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Digital instrumentation, Discover Navigation Pro infotainment system (including a 9.2-inch touchscreen and gesture control), a new generation of Adaptive Cruise Control that uses GPS-based road data to automatically adjust speed, LED head and taillights, heated front seats, heated windscreen washer jets, chrome wing mirror caps, 18-inch alloys
Petrol: 280hp 2.0, Diesel: 240hp 2.0
Seven-speed auto only
First there was the Volkswagen Passat. Then Volkswagen chopped and changed the bodywork and gave it the swoopy-droopy lines of a coupe, called it the Passat CC and marketed alongside its less sleeker-looking donor brother.
Now there's a new CC, which is based on the current Passat. It remains a four-door coupe but has been given a new name, the gladiatorial sounding Arteon, and gone upmarket to be anointed as VW's flagship model.
VW has thrown its entire war chest at the Arteon to ensure this car stands half a chance of success in the niche market currently dominated by the likes of the Audi A5 Sportback and the BMW 4 Series Gran Coupe. It's a relatively handsome machine, with the elongated bodywork managing to turn the humdrum Passat into something almost glamorous.
Brushed aluminium, great-looking grooved leather seats and faultless fit and finish do the same for the interior, even if they can't disguise the fact it's virtually identical to the, yes, you've guessed it, Passat.
The Arteon will go on sale in the autumn and will be initially offered as the two cars we drove on the launch in Germany - the 2.0-litre diesel engine with 240hp and a 2.0-litre turbo petrol with 280hp. Both will have a seven-speed automatic gearbox and four-wheel drive as standard.
The coupe drives as you'd expect it to: relaxing and laid back. Apart from surprisingly lovely steering, direct and full of feel, this isn't a particularly involving car to drive - and arguably nor should it be (if you want that, opt for the BMW).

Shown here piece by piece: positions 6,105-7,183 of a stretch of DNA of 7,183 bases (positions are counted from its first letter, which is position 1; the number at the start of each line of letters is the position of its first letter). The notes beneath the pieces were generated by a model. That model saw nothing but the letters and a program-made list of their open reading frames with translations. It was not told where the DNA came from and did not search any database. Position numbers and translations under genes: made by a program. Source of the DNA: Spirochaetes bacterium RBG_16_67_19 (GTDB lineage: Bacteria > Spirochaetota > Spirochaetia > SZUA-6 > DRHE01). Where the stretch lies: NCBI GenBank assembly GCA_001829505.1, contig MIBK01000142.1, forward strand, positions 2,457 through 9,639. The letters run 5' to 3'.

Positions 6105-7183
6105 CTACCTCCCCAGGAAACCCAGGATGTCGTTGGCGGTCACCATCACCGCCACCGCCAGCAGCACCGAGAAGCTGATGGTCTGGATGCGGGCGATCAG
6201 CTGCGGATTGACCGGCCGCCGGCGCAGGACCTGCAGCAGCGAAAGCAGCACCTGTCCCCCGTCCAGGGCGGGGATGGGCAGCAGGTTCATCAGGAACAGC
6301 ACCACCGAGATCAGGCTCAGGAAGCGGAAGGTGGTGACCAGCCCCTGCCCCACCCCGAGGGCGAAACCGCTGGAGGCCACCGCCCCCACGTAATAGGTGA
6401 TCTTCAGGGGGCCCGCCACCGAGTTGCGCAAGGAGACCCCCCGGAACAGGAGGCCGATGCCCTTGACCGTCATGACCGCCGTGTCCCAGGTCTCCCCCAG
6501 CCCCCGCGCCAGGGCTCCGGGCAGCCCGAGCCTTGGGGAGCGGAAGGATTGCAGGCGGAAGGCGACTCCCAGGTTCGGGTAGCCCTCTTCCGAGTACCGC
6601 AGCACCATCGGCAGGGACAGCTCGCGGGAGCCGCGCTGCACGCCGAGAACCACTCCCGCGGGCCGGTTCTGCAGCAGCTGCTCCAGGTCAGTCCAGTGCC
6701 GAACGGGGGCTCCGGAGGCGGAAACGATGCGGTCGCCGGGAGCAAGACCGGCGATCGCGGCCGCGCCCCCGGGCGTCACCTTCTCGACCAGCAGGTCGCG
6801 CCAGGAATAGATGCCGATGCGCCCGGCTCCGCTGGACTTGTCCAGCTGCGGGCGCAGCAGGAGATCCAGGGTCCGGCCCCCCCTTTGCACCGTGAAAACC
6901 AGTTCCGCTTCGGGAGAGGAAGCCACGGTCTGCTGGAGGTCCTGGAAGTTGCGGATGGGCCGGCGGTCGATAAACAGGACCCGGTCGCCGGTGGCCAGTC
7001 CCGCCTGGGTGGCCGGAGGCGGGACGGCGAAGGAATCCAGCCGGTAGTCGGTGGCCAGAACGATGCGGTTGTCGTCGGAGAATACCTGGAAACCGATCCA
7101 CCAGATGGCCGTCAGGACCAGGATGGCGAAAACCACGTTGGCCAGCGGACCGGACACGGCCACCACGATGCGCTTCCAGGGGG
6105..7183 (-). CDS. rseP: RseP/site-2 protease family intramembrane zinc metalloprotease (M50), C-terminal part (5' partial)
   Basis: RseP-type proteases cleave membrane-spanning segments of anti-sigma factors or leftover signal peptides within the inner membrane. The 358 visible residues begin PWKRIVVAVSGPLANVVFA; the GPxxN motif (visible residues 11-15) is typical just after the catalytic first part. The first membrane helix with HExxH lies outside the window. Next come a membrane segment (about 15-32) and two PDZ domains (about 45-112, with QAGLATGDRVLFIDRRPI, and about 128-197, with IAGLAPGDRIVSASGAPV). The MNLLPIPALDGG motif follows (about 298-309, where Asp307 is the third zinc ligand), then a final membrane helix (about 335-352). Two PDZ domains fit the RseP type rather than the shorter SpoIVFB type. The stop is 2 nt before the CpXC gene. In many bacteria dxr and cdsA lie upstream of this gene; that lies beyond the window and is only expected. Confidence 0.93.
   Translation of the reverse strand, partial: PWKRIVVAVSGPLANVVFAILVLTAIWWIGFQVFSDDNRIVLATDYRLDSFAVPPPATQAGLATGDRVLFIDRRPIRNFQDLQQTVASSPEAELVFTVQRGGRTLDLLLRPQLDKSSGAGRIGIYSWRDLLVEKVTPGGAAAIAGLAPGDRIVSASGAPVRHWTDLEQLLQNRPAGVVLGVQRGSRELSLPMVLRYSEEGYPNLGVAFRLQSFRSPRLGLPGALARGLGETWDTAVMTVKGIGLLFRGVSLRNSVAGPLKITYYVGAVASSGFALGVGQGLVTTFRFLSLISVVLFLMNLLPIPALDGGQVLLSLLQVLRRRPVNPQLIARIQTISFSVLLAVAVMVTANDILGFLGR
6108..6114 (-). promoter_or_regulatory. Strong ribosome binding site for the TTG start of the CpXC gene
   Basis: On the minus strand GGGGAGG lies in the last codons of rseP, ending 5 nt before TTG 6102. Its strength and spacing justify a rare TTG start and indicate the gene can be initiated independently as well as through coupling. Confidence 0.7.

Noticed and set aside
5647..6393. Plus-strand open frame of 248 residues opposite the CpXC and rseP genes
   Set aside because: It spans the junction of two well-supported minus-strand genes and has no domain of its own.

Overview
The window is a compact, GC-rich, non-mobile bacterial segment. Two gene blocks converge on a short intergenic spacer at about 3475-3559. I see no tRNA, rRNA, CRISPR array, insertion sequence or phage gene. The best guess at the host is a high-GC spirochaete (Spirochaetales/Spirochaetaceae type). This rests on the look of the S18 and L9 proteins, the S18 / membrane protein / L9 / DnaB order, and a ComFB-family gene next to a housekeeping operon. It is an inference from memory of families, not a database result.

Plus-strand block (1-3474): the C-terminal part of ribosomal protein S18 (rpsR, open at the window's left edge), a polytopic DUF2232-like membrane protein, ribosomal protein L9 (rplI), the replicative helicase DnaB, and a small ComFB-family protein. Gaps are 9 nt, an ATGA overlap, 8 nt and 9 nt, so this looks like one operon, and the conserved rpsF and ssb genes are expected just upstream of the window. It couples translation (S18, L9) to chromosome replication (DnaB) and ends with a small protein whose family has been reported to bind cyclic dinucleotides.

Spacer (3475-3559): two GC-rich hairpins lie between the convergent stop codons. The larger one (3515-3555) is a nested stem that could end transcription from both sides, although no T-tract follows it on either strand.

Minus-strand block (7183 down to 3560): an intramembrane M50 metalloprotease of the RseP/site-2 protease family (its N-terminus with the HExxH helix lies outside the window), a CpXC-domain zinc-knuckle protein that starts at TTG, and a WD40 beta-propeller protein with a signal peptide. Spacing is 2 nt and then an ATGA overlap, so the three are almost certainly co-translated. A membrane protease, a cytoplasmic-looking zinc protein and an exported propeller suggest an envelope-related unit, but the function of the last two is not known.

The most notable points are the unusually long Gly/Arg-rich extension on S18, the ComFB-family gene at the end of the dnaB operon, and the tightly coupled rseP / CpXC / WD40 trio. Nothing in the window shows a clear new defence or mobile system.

Our test cars were fitted with VW's Adaptive Chassis Control switchable damper settings, with a choice of Normal, Comfort (slightly too wallowy) and Sport (slightly too firm). Seemingly more a gimmick than a useful tool, we'd wager most owners will use it once out of curiosity and then park it in Normal mode, where the car seems happiest.
Even with a healthy 350Nm of torque on offer from the petrol powerplant the car never quite feels as fast as its sleek architecture would imply. Nor does it feel slow, either, its performance in keeping with the Arteon's fuss-free manner of making progress.
Despite having a steeply rakish roofline this remains a very usable car. There's a huge amount of space inside - it's a very long vehicle, after all, and 100mm longer than the Passat - and the boot stretches back a long way.
It's not that high, though; the tapered tail means this is a car good at carrying long boxes but not tall ones. You can fit three people in the back, but it's a squeeze as the rear seats' stylised bolstered edges push passenger bodies closer to the centre of the car. There is plenty of space for two passengers though, and enormous legroom.
So, should you buy the Arteon or go for one of the more obvious choices? Well, if it's down to ride comfort, there's not too much to complain about. It scores highly with rear passenger space, and boot space is easily the best-in-class. However, the problem with the Arteon is that it's going to come with a price tag hovering around the £40,000 mark. Now, given the market forecasters will see it as nothing more than a posh VW, and even if it's filled to the gunnels with standard kit, its depreciation will still be predicted to fall faster than the BMW or Audi, which will lead to more costly leasing deals.